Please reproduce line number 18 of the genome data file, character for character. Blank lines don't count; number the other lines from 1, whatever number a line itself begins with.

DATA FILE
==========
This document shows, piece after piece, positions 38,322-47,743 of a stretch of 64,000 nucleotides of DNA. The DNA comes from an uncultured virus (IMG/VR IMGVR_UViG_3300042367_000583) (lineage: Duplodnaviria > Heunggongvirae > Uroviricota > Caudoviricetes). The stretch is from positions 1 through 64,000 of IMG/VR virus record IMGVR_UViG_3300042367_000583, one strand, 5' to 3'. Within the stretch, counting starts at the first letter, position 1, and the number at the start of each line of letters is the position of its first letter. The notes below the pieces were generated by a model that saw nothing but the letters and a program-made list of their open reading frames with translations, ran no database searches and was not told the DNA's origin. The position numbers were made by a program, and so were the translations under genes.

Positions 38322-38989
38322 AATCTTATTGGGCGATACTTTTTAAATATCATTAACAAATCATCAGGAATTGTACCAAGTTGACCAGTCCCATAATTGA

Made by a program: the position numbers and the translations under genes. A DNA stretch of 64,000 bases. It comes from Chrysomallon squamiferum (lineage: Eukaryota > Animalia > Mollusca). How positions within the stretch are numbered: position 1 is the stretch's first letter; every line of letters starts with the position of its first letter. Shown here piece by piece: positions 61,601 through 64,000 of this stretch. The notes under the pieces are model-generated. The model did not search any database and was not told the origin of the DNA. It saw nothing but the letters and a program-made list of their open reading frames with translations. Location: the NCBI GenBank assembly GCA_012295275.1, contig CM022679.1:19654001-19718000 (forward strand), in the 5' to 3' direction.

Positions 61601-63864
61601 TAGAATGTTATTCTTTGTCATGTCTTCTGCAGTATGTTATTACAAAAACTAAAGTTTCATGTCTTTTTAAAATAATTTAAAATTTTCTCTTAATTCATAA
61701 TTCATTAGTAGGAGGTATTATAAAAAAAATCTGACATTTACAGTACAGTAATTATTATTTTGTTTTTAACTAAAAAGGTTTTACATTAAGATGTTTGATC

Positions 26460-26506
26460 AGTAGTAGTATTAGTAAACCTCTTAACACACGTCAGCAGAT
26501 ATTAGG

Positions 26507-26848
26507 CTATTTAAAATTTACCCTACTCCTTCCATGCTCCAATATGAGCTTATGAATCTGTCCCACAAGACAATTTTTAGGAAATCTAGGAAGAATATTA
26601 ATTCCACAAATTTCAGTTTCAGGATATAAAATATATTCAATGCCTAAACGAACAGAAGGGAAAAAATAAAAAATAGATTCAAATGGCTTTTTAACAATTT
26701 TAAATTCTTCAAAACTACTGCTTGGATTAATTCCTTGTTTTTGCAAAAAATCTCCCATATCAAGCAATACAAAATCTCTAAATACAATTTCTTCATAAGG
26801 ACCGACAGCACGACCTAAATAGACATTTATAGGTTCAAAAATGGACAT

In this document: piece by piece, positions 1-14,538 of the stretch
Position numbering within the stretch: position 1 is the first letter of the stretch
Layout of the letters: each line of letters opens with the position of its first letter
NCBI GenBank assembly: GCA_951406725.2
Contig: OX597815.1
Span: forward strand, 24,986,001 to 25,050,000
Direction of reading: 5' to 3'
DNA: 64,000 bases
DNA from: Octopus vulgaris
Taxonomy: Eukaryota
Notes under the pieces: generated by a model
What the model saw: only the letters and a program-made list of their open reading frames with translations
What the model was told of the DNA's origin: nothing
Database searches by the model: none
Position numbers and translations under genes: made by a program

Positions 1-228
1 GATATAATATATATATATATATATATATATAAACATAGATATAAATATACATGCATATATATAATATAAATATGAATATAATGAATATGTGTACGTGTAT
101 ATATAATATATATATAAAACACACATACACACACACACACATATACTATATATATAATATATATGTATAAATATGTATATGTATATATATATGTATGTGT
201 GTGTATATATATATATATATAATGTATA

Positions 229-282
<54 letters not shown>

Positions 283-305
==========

Layout of the letters: each line of letters opens with the position of its first letter